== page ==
The Director of Operational Test and Evaluation (DOT&E) recently released a scathing assessment of the F-35 program as part of his annual report. Buried inside 48 pages of highly technical language is a gripping story of mismanagement, delayed tests, serious safety issues, a software nightmare, and maintenance problems crippling half the fleet at any given time.
The report makes clear just how far the F-35 program still has to go in the development process. Some of the technical challenges facing the program will take years to correct, and as a result, the F-35’s operationally demonstrated suitability for combat will not be known until 2022 at the earliest. While rumors that the program office would ask for a block buy of nearly 500 aircraft in the FY 2017 budget proposal did not pan out, officials have indicated they may make such a request next year. The DOT&E report clearly shows any such block commitments before 2022 are premature.
As damning as this report is, the Joint Strike Fighter (JSF) Program Office quickly issued a statement disagreeing with the report’s emphasis—but acknowledging that every word of it is “factually accurate.” …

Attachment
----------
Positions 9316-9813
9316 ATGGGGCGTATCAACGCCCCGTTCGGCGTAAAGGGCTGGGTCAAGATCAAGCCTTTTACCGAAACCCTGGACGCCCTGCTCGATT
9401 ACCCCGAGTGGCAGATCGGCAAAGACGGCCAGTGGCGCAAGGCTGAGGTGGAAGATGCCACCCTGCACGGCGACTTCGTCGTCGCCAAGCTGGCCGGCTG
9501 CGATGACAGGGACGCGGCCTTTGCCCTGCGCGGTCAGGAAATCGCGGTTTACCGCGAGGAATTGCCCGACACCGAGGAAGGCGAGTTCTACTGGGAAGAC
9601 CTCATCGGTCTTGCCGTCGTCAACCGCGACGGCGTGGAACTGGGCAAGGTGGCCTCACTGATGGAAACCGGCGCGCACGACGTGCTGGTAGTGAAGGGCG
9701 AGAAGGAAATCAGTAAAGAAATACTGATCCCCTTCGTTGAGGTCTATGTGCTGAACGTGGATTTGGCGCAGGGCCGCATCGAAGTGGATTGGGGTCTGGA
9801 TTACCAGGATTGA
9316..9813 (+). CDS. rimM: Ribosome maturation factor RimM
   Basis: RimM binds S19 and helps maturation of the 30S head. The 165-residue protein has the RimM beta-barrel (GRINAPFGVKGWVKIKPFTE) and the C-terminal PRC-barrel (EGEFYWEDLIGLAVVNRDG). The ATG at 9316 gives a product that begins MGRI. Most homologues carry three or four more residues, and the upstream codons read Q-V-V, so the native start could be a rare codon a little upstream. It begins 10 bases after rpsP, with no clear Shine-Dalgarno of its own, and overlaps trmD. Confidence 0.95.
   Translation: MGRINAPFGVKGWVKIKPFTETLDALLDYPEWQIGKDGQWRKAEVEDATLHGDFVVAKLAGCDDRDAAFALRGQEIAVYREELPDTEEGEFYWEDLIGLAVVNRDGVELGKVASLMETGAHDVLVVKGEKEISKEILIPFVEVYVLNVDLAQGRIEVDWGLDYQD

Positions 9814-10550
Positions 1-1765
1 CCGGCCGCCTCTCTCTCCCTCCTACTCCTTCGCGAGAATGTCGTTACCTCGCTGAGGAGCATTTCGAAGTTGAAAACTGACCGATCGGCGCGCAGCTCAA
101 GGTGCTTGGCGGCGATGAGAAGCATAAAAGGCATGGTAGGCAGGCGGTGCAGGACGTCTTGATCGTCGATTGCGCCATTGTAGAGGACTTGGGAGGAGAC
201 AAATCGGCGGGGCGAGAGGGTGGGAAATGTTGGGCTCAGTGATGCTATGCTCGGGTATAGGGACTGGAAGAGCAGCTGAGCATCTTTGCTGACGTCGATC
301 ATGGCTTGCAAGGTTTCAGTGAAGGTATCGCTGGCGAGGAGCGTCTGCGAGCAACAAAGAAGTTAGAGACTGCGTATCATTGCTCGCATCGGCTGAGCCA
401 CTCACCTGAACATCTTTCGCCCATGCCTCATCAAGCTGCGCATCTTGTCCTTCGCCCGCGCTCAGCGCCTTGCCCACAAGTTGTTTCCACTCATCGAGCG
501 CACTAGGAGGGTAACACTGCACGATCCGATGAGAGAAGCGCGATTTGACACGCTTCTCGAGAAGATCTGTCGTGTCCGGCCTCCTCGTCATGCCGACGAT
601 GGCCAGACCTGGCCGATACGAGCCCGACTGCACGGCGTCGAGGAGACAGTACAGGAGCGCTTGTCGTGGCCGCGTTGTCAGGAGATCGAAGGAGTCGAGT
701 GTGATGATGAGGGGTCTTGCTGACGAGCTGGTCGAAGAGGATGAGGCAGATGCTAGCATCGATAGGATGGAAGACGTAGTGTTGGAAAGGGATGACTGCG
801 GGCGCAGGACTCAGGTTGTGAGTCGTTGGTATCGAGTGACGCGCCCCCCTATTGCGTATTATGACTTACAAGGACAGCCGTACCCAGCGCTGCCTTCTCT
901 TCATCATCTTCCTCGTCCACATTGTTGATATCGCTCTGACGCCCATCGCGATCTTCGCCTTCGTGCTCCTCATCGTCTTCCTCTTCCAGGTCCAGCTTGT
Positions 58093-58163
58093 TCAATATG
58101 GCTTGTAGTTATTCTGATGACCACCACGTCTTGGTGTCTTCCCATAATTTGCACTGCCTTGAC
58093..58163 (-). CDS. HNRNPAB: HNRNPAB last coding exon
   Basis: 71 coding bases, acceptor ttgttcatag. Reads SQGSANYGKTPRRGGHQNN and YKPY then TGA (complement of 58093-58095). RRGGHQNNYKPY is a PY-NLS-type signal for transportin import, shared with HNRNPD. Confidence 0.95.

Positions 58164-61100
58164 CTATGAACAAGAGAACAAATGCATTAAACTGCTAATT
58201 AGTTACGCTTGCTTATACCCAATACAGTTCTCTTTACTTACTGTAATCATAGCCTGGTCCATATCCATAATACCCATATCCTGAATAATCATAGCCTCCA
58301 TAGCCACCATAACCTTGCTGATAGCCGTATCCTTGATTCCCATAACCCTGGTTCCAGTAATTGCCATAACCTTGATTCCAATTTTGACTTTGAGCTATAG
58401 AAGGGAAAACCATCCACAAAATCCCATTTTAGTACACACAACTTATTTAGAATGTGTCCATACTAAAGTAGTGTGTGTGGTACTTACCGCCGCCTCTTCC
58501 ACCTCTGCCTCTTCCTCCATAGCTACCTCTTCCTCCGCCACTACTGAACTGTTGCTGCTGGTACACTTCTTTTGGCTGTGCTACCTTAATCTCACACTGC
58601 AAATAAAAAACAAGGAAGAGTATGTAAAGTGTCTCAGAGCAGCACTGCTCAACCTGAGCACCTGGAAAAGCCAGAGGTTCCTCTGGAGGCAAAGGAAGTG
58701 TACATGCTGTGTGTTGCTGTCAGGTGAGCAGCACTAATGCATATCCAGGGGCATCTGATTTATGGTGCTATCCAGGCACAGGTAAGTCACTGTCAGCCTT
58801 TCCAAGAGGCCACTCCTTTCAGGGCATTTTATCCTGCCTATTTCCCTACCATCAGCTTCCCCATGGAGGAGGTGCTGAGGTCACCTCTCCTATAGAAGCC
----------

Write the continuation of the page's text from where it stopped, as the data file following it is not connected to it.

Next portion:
- Key Tests Have Been Delayed Repeatedly
- Flight Controls Impact Maneuverability
- Serious Safety Concerns Remain
- Significant Logistics Software Problems
- Deferring Cyber Security Testing Leaves Aircraft Vulnerable
- Maintenance Problems Keep Aircraft Grounded
- Simulation Facility Failure Threatens Testing Program
- Impending Air Force IOC: Aircraft Would Be Combat-Ready in Name Only
- Concurrency Tax: Extra Costs for Few Aircraft
- Block Buy Purchase Discussions Are Wildly Premature
The JSF Program has already been in development for more than twenty years. The plane is still years away from being capable of providing any real contribution to the national defense if, in fact, it ever will be. The issues raised with this program are important for everyone, citizens and decision-makers alike to understand. There is already discussion in the halls of the Capitol and the corridors of the Pentagon about the next fighter plane program beyond the F-35. Unless everyone learns from their mistakes with this program, history will be repeated. The United States can ill-afford another $1.4 trillion mistake that will do more to harm our national security than it does to secure it.
The F-35: Still Failing to Impress